That’s a helpful explanation of your use of the word “top.” Thanks.

    You comment that Christian hedonism “takes God as his greatest pleasure, but wouldn’t take Him, if He wasn’t.” Basically, you’re saying “I take God because I find my greatest joy in God, but if I didn’t, I wouldn’t.” But that is no argument against Christian hedonism because in order for God not to be the supreme object of our desire, one of two things would have to happen: 1) We would have to be blind to his glory [this is the state of the lost] or 2) God would have to be less than infinitely beautiful in some way, in which case he would be less than God. In other words, the argument supports Piper’s theology.

    I’m interested to know if, since you reject Piper’s understanding of the gospel, you also reject Jonathan Edwards’ understanding of the gospel?

  7. avatar


    Thanks Jason!

    Your post has such irenic tone in parts, that I feel like I can only hope at best to be a gruff Luther to a polished Erasmus. At best! And of course, in true discourse we must allow ourselves to be corrected on anything. Consider it so.

    And yet, behind that, why do you put words in my mouth, like “since you reject Piper’s understanding of the gospel,” and “you see love for God as something different from desire for and joy in God.” Did I even use the words or phrases, “desire for” and “joy in God?” No. Did I make any evaluations of “Piper’s understanding of the gospel?” Those are all your characterizations.

    There is also a rhetorical trick called “schesis,” fishing for something to categorize someone’s views as incorrect because of associating them with some broader category, like a view of Edwards.

    But we want to build up an honorable dialog and make progress on agreements! OK!

    1. Modus tollens is a valid form of statement. That’s true! I pointed it out in order for you to notice it in the text more easily. We can often discover many things an author clearly wants to emphasize, when we see what an author says in that way.

    2. The “rephrasing” of my attempt to pique your interest by retitling the book had a validity to it, bro, “Top feelings for God” and “top feelings for the gospel” at least sound different — until we remember that Piper’s title is “God Is the Gospel” so for him, he would not be able to say the rephrasing of “top feelings for the gospel” to “top feelings for God” changes anything. To the extent that a person thinks it changes anything, they would disagree with Piper.

    3. We’ve made some progress in the understanding of the initial quotes I used to substantiate my description of the competition Piper sets up. I’ll try and document it.

    on the p 47 quote, Piper did say “if we don’t want God above all things, we haven’t been converted by the gospel.”

    (We see the comparison language there. Now, look at your use the word “supremely” in your response: “But when we love God supremely, other desires, far from being excluded, are integrated.” Who said anything about a competition that excludes the competitors? That would be quite a Mafia competition. So the word “supremely” admits that Piper is comparing one want (“want,” for him; you use “love”), to another, and makes a conclusion from “if we don’t want God above all things.”) But your insight about what he says in other places puts some light on it: Piper doesn’t necessarily mean, all the time. Right!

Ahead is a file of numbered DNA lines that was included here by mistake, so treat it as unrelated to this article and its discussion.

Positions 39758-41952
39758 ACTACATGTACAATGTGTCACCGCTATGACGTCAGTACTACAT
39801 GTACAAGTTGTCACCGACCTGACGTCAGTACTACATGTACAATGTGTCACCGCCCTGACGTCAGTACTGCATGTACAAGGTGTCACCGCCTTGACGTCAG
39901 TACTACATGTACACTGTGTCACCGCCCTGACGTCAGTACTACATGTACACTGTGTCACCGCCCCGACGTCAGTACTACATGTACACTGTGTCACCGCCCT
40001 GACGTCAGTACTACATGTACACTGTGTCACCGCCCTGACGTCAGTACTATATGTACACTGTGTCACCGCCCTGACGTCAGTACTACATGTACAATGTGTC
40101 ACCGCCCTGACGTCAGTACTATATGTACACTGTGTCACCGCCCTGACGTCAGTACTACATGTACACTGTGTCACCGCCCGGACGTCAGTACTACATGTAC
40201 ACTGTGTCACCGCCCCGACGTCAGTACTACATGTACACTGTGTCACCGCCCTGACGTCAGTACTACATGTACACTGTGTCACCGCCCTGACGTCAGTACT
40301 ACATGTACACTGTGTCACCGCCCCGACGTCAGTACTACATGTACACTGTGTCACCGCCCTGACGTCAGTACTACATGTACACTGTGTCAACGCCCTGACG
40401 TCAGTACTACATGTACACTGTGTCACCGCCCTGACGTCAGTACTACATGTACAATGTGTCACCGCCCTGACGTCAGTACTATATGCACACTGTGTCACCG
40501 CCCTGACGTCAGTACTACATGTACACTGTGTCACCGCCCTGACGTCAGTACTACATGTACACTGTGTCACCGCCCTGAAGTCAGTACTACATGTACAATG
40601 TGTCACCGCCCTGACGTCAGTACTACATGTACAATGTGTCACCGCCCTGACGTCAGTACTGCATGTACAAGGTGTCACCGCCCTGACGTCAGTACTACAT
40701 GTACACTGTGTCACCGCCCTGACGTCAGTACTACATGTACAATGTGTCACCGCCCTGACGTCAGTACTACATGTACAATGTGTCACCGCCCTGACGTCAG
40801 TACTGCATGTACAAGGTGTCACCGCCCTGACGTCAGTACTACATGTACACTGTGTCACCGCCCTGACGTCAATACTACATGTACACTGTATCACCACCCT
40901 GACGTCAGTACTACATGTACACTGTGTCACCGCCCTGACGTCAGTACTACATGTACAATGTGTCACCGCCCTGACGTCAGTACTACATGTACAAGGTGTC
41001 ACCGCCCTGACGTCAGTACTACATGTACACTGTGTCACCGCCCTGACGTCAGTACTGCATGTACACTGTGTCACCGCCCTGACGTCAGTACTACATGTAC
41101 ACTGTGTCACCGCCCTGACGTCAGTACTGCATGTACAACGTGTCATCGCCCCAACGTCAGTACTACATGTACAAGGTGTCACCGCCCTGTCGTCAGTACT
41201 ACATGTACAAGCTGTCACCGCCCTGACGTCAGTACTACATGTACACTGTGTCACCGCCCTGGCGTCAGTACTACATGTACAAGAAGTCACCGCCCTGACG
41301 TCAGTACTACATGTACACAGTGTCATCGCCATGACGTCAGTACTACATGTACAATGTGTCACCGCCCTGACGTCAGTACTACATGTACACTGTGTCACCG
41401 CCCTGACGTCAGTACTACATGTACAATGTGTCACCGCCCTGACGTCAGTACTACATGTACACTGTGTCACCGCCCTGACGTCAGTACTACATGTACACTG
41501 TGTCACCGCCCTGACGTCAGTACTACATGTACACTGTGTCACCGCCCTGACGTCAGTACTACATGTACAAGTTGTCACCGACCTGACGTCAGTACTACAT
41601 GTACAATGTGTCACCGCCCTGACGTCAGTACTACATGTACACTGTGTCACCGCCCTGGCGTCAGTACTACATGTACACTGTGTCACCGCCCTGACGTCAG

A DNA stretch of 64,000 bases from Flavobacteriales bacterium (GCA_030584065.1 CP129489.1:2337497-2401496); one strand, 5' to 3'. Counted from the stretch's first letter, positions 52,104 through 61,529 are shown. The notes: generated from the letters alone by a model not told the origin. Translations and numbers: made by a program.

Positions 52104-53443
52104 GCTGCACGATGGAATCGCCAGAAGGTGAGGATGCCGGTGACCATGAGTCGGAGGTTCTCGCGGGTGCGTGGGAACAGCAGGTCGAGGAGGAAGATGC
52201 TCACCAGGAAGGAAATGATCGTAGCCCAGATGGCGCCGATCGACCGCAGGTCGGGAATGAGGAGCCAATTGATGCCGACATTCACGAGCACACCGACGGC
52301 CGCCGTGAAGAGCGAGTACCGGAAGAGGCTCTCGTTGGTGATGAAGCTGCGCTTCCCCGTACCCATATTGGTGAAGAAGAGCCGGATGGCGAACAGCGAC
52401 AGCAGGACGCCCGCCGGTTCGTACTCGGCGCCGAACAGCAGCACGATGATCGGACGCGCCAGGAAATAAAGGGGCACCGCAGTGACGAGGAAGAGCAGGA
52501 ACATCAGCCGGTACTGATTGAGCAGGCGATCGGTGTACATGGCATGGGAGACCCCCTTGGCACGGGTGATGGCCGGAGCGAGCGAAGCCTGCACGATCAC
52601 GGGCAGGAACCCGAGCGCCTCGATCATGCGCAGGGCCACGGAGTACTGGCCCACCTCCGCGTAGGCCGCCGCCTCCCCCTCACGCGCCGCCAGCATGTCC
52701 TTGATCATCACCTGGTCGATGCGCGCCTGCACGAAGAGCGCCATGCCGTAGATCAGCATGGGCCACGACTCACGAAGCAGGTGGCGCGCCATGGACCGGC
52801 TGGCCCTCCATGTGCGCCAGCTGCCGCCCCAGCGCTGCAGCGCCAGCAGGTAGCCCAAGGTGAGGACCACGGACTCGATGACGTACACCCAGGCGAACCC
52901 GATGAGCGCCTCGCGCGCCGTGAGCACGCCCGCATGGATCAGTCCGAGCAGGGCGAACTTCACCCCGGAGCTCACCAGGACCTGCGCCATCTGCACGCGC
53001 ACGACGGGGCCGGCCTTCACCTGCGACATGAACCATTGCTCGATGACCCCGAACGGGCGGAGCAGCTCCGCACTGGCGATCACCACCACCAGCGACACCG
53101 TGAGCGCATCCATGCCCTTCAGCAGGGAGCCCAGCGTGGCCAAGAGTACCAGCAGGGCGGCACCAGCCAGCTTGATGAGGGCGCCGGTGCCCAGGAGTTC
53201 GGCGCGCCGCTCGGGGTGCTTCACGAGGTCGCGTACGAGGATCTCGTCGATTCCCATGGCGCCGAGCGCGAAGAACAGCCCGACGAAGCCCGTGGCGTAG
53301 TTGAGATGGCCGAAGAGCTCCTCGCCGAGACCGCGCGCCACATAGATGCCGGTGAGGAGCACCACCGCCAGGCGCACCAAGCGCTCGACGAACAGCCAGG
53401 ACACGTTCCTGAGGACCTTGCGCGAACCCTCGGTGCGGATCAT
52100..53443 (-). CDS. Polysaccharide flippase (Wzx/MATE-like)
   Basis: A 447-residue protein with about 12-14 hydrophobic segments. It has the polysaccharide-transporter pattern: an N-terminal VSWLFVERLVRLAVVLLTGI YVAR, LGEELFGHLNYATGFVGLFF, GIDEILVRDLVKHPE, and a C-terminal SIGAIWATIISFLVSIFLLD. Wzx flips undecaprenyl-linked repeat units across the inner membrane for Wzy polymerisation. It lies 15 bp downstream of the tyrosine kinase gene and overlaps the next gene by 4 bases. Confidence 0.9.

But the p. 56 quote is more blanket, covering previous time, by a current situation. If … is true, then something is true about the previous time. Piper’s conclusion is about being unsaved. His method of getting there is frog-in-the-pan: at first, “we have not embraced” … then, “not obeyed” “we have not believed the gospel.”

    So what mischaracterizing Piper, the statement that says that Piper has a “competitive test,” or the statement that says “Piper does not see wanting God and wanting other things as being in competition per se.” in light of Piper’s exact statements quoted, about “greatest” and “highest” and comparisons of things as one above the other?

    But you admit this, and that is progress. You also resort to other places, to find him qualifying himself, and come to some rather stark restatements of his idea, in your own words. But this post may be too long. More soon, Lord bless.

  8. avatar


    May the Lord call us away from idolizing our feelings. The author sets up the idol for you in his first paragraph.

    p. 12: “The best and final gift of God’s love is the enjoyment of God’s beauty.”

    The best (Col 1:18-19ff) gift of God’s love to us is His Son, not our internal feelings of wanting Him for pleasure. As for “final,” there is no stopping point, no final gift from Him to His.

    The author’s governing philosophy gets inserted into his doctrine of salvation. Not only do our feelings get called “the best and final gift of God’s love,” but the feelings get relied upon for being “the gospel”:

    p. 14: “the gospel is the good news of our final and full enjoyment of the glory of God in the face of Christ.”

    The author is trying to make feelings be his (and our) gospel. Thankfully, he can’t. In a way, he’s a teenager in love: the teenager can’t wait to daydream and experience the feelings that come from thinking of a loved one. The teenager loves those times of daydream (as “the best”) and would love to daydream the day away, until it’s tomorrow (“the final”) … ;) So we have to forgive our author, of course, these teenager things, but also pursue the Lord Jesus with a growing maturity.

  9. avatar

    Jason Harris